When Maurice promised they weren’t going to the opera this time, Lestrade should have known there’d be a catch.
“It’s Matthew Bourne,” Maurice says, like that’s supposed to mean something.
“It’s ballet, Maurice,” Lestrade says with a groan.
“We can always leave at the interval if you really hate it,” Maurice says, putting his hand on Lestrade’s knee.
That’s what he said about the opera thing, the first time, and look what that led to. Wearing a sodding penguin suit. In a box. At Covent Garden.
To be fair, Lestrade had enjoyed their opera outings more than he expected, though some of that was down to the more than usually spectacular shags that tended to follow them. If ballet has the same effect on Maurice as opera seems to…
Maurice slides his hand higher and squeezes Lestrade’s thigh, gently but with obvious intent.
“Oh, all right then,” Lestrade grumbles, just before the house lights go down.
Like a lot of Maurice’s treats, it’s more fun than Lestrade thought it was going to be. He likes the puppet baby princess climbing the curtains, and the wicked drag queen who puts a curse on her. He gets a bit pissed off when the audience laughs at the servants flapping around in a tizzy – honestly, is there any form of high culture in this sodding country that isn’t about class?
And then suddenly without so much as a by your leave it’s twenty-one years later and a boy in corduroys is climbing through the palace window to get off with the princess. Not for the first time, by the looks of it.
Lestrade’s window-climbing days are long past but he remembers well enough what that was like, the thrill and the uncertainty of it, the risk of discovery. The way that sex and desire could take you into beds and bedrooms so different from your own, one floor above and a world away
These two aren’t going to end up together, though, are they? She’s going to fall asleep for a hundred years and be kissed awake by some ponce of a prince so they can live happily ever after. Meanwhile, he’s getting the blame when it looks like she’s dead, pin it on the servants, bloody typical.
Lestrade imagines Sherlock striding onto the stage and setting the courtiers straight with a few withering remarks (“Oh, this is so obvious! You see, but you don’t observe.”). Actually, even Sherlock at his most annoying, talking nineteen to the dozen, would be preferable to this sodding dumbshow. Lestrade’s pining for a bit of dialogue, or at least subtitles for the poor mutts in the audience like him who don’t speak ballet. It’s obvious there’s some sort of sign language going on, but he’s buggered if he knows what they’re on about.
End of the first act, the iron gates come slamming in as everyone in the palace falls asleep, and guess who’s left outside? That’s right, it’s our man in the corduroy trousers. Except that the fairy godfather, or whoever that guy in the light purple suit is, comes up and does a Dracula impression that Lestrade’s pretty sure wasn’t in any of the fairy stories his nan read him as a kid.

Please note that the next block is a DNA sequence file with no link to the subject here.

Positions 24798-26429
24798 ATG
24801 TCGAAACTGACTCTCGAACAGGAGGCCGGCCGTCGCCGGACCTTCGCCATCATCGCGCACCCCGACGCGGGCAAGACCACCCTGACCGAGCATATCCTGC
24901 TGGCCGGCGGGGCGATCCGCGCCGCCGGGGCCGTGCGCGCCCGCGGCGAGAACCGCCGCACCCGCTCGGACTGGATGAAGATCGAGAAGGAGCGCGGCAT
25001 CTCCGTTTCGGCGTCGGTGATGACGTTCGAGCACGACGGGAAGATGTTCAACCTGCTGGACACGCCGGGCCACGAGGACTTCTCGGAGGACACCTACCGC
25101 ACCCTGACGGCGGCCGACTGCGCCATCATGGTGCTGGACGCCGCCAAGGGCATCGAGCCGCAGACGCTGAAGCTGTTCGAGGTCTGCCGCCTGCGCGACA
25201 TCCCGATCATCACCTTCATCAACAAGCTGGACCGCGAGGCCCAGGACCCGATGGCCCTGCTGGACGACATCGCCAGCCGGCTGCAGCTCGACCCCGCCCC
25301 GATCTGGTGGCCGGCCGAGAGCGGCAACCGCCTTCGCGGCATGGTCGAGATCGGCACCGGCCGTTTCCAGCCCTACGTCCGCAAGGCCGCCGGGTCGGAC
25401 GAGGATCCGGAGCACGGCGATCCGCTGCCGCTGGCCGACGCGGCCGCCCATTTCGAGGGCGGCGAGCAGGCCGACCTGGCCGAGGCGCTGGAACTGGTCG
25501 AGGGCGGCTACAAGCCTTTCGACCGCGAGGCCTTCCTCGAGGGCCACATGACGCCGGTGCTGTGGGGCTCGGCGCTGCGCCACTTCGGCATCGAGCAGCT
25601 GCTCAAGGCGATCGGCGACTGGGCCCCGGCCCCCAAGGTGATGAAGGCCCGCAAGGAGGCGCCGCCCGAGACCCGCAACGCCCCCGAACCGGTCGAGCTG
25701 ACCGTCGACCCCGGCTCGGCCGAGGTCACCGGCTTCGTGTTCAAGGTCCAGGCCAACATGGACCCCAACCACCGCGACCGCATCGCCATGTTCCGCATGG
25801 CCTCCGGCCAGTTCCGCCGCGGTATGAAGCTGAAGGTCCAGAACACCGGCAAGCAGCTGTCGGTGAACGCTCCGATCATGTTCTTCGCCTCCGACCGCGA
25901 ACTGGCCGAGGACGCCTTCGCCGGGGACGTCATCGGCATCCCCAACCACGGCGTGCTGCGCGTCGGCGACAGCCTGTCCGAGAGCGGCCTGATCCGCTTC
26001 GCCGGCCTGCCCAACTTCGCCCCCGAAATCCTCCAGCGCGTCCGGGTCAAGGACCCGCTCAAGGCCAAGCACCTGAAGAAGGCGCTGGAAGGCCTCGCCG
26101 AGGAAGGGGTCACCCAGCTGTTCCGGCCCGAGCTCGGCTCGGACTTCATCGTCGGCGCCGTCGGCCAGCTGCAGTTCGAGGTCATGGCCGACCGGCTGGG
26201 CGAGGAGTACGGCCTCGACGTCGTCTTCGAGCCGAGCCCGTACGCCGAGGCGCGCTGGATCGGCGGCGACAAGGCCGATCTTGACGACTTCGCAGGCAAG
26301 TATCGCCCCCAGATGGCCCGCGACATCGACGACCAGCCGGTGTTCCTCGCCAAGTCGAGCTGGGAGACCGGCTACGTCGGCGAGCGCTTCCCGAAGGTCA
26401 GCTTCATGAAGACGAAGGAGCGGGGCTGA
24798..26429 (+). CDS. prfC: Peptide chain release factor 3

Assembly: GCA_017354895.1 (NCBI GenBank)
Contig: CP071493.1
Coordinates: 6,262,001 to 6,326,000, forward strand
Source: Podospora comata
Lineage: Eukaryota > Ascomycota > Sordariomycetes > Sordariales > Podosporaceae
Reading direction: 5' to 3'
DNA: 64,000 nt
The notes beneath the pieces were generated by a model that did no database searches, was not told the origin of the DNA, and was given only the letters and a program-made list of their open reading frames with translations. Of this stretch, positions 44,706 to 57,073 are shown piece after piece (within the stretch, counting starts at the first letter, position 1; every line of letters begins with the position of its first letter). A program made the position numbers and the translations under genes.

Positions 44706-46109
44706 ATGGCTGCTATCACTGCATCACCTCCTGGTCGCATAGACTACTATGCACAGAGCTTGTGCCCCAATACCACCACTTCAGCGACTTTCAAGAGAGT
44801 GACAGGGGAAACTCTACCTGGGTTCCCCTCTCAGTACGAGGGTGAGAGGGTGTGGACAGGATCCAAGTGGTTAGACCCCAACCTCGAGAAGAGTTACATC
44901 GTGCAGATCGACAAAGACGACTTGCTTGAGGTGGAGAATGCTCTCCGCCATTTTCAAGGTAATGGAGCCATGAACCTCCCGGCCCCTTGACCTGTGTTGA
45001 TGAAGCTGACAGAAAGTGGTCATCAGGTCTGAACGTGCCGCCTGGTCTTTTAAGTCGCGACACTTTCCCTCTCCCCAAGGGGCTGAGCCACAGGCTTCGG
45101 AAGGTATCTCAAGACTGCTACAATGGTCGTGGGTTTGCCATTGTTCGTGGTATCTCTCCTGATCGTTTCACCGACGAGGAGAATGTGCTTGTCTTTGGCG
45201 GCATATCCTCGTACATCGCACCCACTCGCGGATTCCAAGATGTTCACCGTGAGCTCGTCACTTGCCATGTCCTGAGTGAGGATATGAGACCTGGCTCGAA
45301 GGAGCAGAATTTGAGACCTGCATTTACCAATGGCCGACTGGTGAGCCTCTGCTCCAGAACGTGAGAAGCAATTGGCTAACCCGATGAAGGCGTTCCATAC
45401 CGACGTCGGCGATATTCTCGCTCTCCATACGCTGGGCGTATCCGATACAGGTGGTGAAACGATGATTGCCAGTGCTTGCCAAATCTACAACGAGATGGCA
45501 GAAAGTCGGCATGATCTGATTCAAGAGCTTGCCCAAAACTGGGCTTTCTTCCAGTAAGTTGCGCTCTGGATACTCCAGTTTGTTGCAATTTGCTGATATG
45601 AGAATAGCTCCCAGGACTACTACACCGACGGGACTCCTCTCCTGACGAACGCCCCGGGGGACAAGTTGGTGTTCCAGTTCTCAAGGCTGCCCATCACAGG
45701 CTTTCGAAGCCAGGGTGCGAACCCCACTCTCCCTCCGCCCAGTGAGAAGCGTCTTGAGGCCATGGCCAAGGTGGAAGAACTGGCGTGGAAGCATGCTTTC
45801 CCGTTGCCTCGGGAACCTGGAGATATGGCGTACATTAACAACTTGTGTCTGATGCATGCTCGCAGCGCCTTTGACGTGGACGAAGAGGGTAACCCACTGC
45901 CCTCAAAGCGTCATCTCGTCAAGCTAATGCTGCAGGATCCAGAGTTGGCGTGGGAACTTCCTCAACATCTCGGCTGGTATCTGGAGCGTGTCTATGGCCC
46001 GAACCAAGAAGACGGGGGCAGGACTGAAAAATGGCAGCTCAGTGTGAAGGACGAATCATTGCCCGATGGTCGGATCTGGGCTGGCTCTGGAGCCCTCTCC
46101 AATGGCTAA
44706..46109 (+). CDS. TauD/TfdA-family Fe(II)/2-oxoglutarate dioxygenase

And that’s it, the curtain comes down with a jokey notice saying there’ll be an interval of one hundred years. If only…
“Doesn’t he remind you of Rory in Doctor Who?” a girl in the row behind says to her friend.
Lestrade doesn’t watch Doctor Who, not really, but Corduroy Man does look a bit like that actor who plays the male nurse. Wasn’t there a storyline about Rory waiting two thousand years for his wife?
“Oh look, there’s Sherlock,” Maurice says, not sounding too pleased about it. “I didn’t know he liked ballet.”
Bloody hell, so there is. Sherlock and John; the last two people Lestrade would have expected to see at Sadler’s Wells tonight. Apart from himself, that is.
Sherlock looks slightly dazed, like he’s just been woken up from a hundred years’ sleep, and John looks – well, quietly smug is probably the best description. He’s got his arm across Sherlock’s seat back, and he pushes his hand up into Sherlock’s hair, almost absent-mindedly. Sherlock leans against his shoulder and John kisses the top of his head. The language of love, Lestrade thinks; you don’t need a complicated system of gestures handed down by generations of Imperial Russian ballet masters to see what’s going on with those two.
He couldn’t have watched that, once upon a time; not without a knot of jealousy twisting in his gut. Now there’s nothing but a mild surprise that Sherlock’s apparently so comfortable being demonstrative in public.
“Do you want to go over and say hello?” Maurice asks, and Lestrade doesn’t need subtitles to read the look on his face either.
“Don’t be daft, Maurice,” he says, giving him a quick hug. “They’re busy. So are we, if it comes to that.”
He kisses Maurice, a quick light kiss on the mouth – because really if you can’t kiss your boyfriend at the ballet what is the point?
“Are you OK to stay for the second act?” Maurice asks.
Lestrade doesn’t speak, but he gives him a look he knows Maurice can read, the one that says Yes, and you are so going to make it up to me when we get home.
“Oh good,” Maurice says, squeezing Lestrade’s thigh again. “D’you fancy an ice-cream?”
In January? Might as well be hung for a sheep as a lamb.
“Yeah, why not?” Lestrade says. “I’ll get them.”
He has views on what flavours ice-cream should come in, and he doesn’t trust Maurice not to come back with acacia honey and stem ginger or some such nonsense.
“I’ll come with you,” Maurice says firmly, because he has views on ice-cream himself, and they don’t stop at chocolate, strawberry or vanilla.
Takes all sorts, Lestrade thinks, putting his arm around Maurice’s waist as they join the ice-cream queue.